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reviews

79
Based on 12 Reviews
critic reviews (10)
fan reviews ( )
  • 75
    San Francisco Chronicle

    At first I was irritated by what I felt were the unnecessary repetitions, but the film's final effect - for all its laughs - is a shocking reminder, as Adams says with resignation, that the lady who holds the scales of justice is blindfolded. [21 Mar 1988] show more

  • 100
    Mike Clark USA Today

    The most provocative miscarried-justice movie ever. [26 Aug 1988] show more

  • 100
    David Sterritt Christian Science Monitor

    A fact-filled study that's also a full-fledged work of cinema art. [2 Sept 1988] show more

  • 88
    Roger Ebert Chicago Sun-Times

    Morris' visual style in The Thin Blue Line is unlike any conventional documentary approach. Although his interviews are shot straight on, head and shoulders, there is a way his camera has of framing his subjects so that we look at them very carefully, learning as much by what we see as by what we hear. show more

  • 50
    Dave Kehr Chicago Tribune

    It is an intriguing subject, though so far all that Morris has brought to it is a combination of the morbid and the cruel; he needs to develop some sympathy, too. [16 Sept 1988] show more

  • 70
    TV Guide

    Actually a moody horror story disguised as a documentary, designed to make the viewer feel how arbitrary and fragile the world of law and society really is. show more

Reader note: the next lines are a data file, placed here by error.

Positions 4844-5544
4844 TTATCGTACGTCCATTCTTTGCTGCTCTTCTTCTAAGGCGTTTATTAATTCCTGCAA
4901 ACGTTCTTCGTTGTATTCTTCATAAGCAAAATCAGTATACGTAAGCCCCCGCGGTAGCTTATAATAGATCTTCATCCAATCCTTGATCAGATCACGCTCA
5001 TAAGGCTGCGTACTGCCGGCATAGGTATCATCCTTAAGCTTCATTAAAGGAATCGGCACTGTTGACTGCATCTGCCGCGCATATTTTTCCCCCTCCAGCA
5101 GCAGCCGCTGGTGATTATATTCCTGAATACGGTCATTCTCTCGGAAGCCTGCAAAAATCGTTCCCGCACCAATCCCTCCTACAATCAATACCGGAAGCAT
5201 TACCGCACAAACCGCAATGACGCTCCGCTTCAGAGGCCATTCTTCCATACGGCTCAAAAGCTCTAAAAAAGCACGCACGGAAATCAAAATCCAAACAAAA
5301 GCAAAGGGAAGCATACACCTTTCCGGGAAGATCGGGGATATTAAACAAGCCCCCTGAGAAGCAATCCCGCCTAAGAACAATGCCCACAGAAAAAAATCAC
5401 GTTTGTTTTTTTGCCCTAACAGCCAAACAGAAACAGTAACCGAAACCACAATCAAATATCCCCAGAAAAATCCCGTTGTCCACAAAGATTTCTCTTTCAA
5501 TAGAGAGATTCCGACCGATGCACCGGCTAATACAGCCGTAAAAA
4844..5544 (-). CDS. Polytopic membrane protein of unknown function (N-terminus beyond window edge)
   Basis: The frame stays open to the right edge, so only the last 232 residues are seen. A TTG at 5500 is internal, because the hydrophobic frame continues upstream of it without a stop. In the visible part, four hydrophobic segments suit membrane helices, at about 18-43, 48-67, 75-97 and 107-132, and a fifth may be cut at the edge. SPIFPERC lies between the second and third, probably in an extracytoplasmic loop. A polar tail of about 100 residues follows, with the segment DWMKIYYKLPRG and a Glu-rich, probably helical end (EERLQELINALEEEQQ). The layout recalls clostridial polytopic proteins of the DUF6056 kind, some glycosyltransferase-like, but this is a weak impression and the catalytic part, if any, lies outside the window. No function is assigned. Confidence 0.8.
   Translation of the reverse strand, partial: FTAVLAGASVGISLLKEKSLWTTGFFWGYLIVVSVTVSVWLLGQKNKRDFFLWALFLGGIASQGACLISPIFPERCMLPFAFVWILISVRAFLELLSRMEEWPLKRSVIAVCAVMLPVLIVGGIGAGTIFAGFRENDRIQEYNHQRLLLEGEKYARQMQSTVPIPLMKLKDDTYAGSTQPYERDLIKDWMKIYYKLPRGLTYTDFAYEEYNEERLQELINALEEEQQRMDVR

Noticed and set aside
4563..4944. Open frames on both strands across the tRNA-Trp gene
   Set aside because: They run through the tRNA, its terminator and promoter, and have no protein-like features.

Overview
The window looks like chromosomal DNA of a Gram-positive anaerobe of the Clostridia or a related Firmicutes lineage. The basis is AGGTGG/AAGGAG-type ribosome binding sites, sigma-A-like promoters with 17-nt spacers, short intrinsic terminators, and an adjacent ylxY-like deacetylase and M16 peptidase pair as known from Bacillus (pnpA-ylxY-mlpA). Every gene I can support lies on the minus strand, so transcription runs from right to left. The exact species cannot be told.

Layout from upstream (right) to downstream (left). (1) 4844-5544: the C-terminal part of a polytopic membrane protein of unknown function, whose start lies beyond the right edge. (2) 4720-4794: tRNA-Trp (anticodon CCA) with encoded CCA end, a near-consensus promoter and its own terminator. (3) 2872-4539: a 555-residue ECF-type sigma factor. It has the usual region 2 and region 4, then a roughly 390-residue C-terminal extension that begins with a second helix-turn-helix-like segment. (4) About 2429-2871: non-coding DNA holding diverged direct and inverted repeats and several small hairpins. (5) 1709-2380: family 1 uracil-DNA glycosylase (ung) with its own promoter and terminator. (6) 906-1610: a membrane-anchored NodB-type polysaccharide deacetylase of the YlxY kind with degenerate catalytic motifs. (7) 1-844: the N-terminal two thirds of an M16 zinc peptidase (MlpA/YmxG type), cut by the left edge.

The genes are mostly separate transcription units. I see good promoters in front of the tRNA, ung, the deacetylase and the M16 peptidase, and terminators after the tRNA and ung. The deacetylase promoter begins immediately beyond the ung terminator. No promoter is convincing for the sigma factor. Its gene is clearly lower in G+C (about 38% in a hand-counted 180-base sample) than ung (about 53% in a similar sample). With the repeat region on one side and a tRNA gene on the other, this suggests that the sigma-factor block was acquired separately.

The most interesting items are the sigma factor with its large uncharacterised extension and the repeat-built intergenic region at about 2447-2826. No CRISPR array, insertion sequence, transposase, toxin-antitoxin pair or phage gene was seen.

• 100
    Variety

    A mesmerizing reconstruction and investigation of a senseless murder. It employs strikingly original formal devices to pull together diverse interviews. show more

  • 100
    Desson Thomson Washington Post

    More like a waking nightmare than a docudrama. A true story of murder and justice evidently miscarried, wrapped in the fictional haze of a surrealistic whodunit, it will leave you in a trance for days. [2 Sept 1988] show more

  • 90
    Elvis Mitchell The New York Times

    Morris has fashioned a brilliant work of pulp fiction around this crime. [26 Aug 1988, p.C6] show more

  • 70
    Kevin Thomas Los Angeles Times

    Morris pulls off a genuine shocker to cap his film, but his method exacts its price. It takes fully a third of the film's 109 minutes to become involved in it, thanks to Morris' deadpan tone and the initially jarring effect of his intercutting between straightforward talking heads and his B-movie reenactment of the crime. [2 Sept 1988] show more

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